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More Tales, But No Mystery and Little Imagination
on 27 December 2012
This is a review of the shorter (forty-seven minute) studio album, but all the tracks featured here also appear on the longer `musical' album in some shape or form. Some of these songs also feature on the late Eric Woolfson's last collection, the imaginatively titled `Eric Woolfson Sings the Alan Parsons Project That Never Was.'
This album opens with an instrumental in the shape and style of former Alan Parsons Project (APP) albums, but beyond that there is unfortunately precious little to merit this CD as a worthy successor to the original 1970s APP `Tales of Mystery & Imagination'. This is partly because it has been really conceived from the start not for the studio but for the stage.
Having said that, there is still a lot here to admire, in particular Woolfson's arrangement of two of his songs for choir. The first of these, `The Bells', takes Poe's poem word for word to create a well-conceived and well-arranged crescendo; the second, `Goodbye To All That' also works well as a song, despite it seemingly having very little to do with Poe's life and work.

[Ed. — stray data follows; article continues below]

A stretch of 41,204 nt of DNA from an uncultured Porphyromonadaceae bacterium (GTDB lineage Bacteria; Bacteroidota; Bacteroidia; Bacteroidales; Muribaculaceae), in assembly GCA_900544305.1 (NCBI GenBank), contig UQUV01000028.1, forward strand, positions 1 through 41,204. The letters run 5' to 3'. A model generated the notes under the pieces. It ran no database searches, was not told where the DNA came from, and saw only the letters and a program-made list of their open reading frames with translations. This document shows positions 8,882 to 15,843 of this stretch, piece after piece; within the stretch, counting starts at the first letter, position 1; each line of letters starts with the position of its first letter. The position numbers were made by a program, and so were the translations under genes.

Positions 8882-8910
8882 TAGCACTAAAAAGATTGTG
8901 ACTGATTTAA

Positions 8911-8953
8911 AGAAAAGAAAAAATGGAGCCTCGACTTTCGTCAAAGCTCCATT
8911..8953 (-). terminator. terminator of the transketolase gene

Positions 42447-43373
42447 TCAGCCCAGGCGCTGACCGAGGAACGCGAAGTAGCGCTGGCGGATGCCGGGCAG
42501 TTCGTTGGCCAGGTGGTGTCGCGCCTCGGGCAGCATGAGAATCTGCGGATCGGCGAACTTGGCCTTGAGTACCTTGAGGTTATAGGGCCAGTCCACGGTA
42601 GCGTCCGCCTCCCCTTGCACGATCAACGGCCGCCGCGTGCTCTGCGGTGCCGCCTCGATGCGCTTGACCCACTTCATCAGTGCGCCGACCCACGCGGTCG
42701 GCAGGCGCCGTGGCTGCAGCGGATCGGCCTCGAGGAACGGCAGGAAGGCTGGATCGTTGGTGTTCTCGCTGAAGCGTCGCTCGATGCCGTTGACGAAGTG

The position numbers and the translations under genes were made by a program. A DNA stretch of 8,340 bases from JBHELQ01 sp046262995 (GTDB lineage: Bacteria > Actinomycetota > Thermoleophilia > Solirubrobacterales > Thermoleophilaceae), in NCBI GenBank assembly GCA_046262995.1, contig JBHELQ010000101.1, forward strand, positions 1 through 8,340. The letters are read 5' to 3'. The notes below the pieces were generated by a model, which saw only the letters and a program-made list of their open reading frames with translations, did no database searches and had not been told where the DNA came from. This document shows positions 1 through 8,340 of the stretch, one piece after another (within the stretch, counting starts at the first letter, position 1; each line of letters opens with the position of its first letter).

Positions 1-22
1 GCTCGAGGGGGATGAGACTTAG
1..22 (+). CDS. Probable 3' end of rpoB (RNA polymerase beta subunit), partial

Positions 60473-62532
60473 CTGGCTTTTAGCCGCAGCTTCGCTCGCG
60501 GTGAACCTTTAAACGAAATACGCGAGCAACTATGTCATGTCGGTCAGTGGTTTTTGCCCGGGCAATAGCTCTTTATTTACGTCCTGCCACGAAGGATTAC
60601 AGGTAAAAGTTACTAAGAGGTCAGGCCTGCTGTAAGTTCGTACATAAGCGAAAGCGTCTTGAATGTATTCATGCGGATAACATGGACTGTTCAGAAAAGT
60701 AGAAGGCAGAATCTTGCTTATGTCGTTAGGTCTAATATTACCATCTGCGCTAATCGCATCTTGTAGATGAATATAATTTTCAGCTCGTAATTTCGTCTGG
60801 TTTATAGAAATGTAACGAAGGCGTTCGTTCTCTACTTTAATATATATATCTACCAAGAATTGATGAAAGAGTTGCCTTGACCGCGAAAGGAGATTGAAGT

But Woolfson's arrangement of Poe's story `The Pit and the Pendulum' is crass. Reminding me of amateur Deep Purple, the arrangement objectifies the story rather than makes us empathetic with the horror. The following `The Murders In The Rue Morgue' is certainly clever and can be admired for its lyrics, but its format clearly betrays a stage-musical setting.
The last song, `Immortal' is arguably the best, but it receives a far better rendition with Woolfson's own voice on the aforementioned `Eric Woolfson Sings the Alan Parsons Project That Never Was' album. (I give it five-stars in my review of that CD.) On this album, though, the lead vocalist is someone called Steve Balsamo. His is a good strong voice but it lacks subtlety; it is a stage voice.
Because of the stage-musical feel to this album, it lacks the frisson of the macabre that imbued the original APP album back in the 1970s. There is nothing like the darkness to be found in Alan Parsons's production of `The Raven', for instance, or `The Tell-Tale Heart', `The Cask Of Amontillado', or `The Fall Of The House Of Usher'. (I consider the original `Tales of Mystery & Imagination' to be the best that the Alan Parsons Project ever did.) Instead, Woolfson's solo part two is tame and folksy.
Woolfson's CD, then, possesses some competently-performed, well-written songs. They come with a competent production but lack Alan Parsons's innovation, imagination, and finesse. The package comes with generous sleevenotes.